Financial sector helps boost transition for low-carbon economy: experts

Thursday, 2018-03-29 09:50:59
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The event features discussions on the opportunities and challenges associated with sustainable development. (Photo: NDO/Trung Hung)
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NDO – Vietnam’s financial sector needs to play a key role in the transitional efforts to develop a low-carbon, climate-resilient, economy through re-orienting investment to more sustainable projects, while accounting for environmental and social risks, experts have suggested.

Financial and environmental experts gathered at an international workshop on the theme of “Sustainable Finance on Climate and Energy,” which opened in Hanoi on March 29, to discuss measures to boost the financial sector’s activities in promoting Vietnam’s tangible results on environmental and sustainable policy goals.

The event was jointly held by the Vietnam Chamber of Commerce and Industry (VCCI), the Vietnam Banking Association, the International Finance Corporation (IFC), and the world’s leading conservation organisation, World Wildlife Fund (WWF) in Vietnam.

According to experts, climate change will have a profound impact on humans and eco-systems during the coming decades with adverse effects on the economy, cultures and livelihoods. The situation is particularly alarming for Vietnam. Extreme weather and snow in the north, with drought and salinity intrusion in the South Central and Mekong Delta regions, has seriously affected production and the daily activities of millions of people.

Undeterred by such challenges, more than 180 countries gathered in Paris, France, to sign a landmark climate agreement to keep global temperature increases to well below 2 degrees Celsius, reaffirming the world’s commitment to cut greenhouse gas (GHG) emissions. With domestic resources, Vietnam has pledged to reduce GHG emissions by 8% by 2030. This contribution could be increased to 25% with international support.

The aforementioned goal requires an increasingly critical role of the financial sector in managing climate-related risks and supporting the transition to a low-carbon economy. Its contribution is expected to be an important instrument to Vietnam’s accomplishment of commitments to the Paris Agreement, as well as the UN’s Sustainable Development Goals.

VCCI Secretary General Nguyen Quang Vinh said that Vietnam and its neighbouring countries will find the goals pledged during the ratification of the Paris Agreement unattainable if the financial sector fails to fulfill its duty. It is imperative that banks begin adopting a dismissive attitude towards investment projects that pose an inherent risk towards the environment and society. Only then, can the nation start working towards a sustainable economy, he stated.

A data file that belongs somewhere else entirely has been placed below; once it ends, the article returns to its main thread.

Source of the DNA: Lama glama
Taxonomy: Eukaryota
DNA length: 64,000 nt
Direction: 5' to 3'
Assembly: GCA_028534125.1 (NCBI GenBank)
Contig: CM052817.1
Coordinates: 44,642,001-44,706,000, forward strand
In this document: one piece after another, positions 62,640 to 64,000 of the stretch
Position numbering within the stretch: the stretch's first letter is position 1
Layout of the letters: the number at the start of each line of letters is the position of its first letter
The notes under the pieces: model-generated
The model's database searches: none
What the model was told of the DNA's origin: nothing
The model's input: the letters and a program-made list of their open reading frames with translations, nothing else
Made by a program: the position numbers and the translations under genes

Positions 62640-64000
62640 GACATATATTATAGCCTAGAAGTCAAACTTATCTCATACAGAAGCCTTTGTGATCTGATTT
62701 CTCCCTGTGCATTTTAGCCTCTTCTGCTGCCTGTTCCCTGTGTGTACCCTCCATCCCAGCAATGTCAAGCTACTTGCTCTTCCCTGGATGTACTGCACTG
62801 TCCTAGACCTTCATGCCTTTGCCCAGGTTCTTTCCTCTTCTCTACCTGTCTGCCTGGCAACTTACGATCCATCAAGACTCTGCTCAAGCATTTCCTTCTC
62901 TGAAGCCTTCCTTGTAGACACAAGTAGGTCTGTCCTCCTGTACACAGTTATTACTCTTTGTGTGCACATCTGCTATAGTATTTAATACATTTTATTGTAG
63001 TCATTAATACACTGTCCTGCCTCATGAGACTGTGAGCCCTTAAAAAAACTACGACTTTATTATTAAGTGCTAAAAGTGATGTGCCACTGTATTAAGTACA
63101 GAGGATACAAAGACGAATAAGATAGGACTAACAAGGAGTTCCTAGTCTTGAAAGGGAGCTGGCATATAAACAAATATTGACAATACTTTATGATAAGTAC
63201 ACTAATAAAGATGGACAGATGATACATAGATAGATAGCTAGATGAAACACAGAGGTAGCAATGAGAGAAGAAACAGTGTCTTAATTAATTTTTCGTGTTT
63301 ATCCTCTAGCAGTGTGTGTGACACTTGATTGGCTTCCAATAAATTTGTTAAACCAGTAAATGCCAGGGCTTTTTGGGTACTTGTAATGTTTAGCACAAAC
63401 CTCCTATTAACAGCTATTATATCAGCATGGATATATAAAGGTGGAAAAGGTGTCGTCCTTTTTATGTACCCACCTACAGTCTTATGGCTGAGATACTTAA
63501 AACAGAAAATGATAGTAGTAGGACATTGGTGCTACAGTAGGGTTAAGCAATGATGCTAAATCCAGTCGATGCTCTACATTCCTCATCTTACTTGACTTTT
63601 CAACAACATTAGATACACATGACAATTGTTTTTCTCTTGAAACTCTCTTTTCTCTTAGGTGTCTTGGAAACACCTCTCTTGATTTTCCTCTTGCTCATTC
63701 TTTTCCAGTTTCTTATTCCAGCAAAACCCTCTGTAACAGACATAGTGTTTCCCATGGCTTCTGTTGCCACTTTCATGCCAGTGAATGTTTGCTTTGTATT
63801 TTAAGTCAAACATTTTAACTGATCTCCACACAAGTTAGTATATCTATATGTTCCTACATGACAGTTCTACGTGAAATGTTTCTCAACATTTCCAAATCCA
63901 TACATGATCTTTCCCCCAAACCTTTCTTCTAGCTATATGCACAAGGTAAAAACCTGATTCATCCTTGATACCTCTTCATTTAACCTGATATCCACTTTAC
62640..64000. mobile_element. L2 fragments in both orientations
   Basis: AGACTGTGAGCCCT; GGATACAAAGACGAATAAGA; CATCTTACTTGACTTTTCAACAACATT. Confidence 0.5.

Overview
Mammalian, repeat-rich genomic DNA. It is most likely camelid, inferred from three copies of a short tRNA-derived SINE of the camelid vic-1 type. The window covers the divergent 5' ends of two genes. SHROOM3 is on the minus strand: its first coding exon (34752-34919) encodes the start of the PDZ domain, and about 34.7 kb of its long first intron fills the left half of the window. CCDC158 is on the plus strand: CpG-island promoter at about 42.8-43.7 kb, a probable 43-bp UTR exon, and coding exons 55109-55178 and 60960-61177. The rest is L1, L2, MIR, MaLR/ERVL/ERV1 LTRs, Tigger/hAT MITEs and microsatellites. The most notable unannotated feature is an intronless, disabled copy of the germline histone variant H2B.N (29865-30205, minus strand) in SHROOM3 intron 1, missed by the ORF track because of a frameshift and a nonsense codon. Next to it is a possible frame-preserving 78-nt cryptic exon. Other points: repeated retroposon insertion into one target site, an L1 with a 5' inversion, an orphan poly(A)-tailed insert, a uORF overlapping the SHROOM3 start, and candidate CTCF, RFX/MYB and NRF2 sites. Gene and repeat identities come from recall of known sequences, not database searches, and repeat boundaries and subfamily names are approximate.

VCCI Secretary General Nguyen Quang Vinh states that a dismissive attitude from financial institutions towards investment projects poses inherent risks towards the environment and that society helps to boost a sustainable economy. (Photo: NDO/Trung Hung)

Naomin Tan, Sustainable Finance Engagement Manager of WWF-Singapore, agreed that the financial sector plays a pivotal role in the transition to a low-carbon economy by shifting capital away from unsustainable activities. Particularly in developing countries like Vietnam, financial institutions such as banks hold the key to turbo-charging sustainable development through the adoption of more stringent Environmental Social and Governance policies and by allocating capital to sustainable activities.

With 25 years of implementing sustainable development, including nearly six years of delivering the Vietnam Green Growth Strategy, Vietnam has been taking advantage of an established foundation for low carbon development. During the same period, the financial sector has made great strides in term of policies to measure up to global standards. This was exemplified by the IFC partnership with the State Bank of Vietnam in which an environmental and social risk assessment handbook across ten sectors was drafted.

Vietnam has implemented policies for delivering the Sustainable Development Goals. However, the lack of policy enforcement remains a key challenge, Naomin Tan said, adding that in the near future, WWF will collaborate with local banks, regulators and associations to promote sustainable finance though capacity building and the development of tools and guidelines.

At the event, leading financial and environmental experts shared their knowledge and experience in low carbon development, risk assessment for environmental and social projects, and sustainable finance products.

According to the “Sustainable Scenario for the Vietnamese Power Sector until 2050” report by WWF-Vietnam and Vietnam Sustainable Energy Alliance, 100% of Vietnam’s power can be generated by renewable energy technologies by 2050, whilst significantly reducing carbon dioxide emissions linked to climate change. For that reason, the financial sector should make the transition towards investing in renewable energy while gradually divesting from unsustainable thermal power plants.

TRUNG HUNG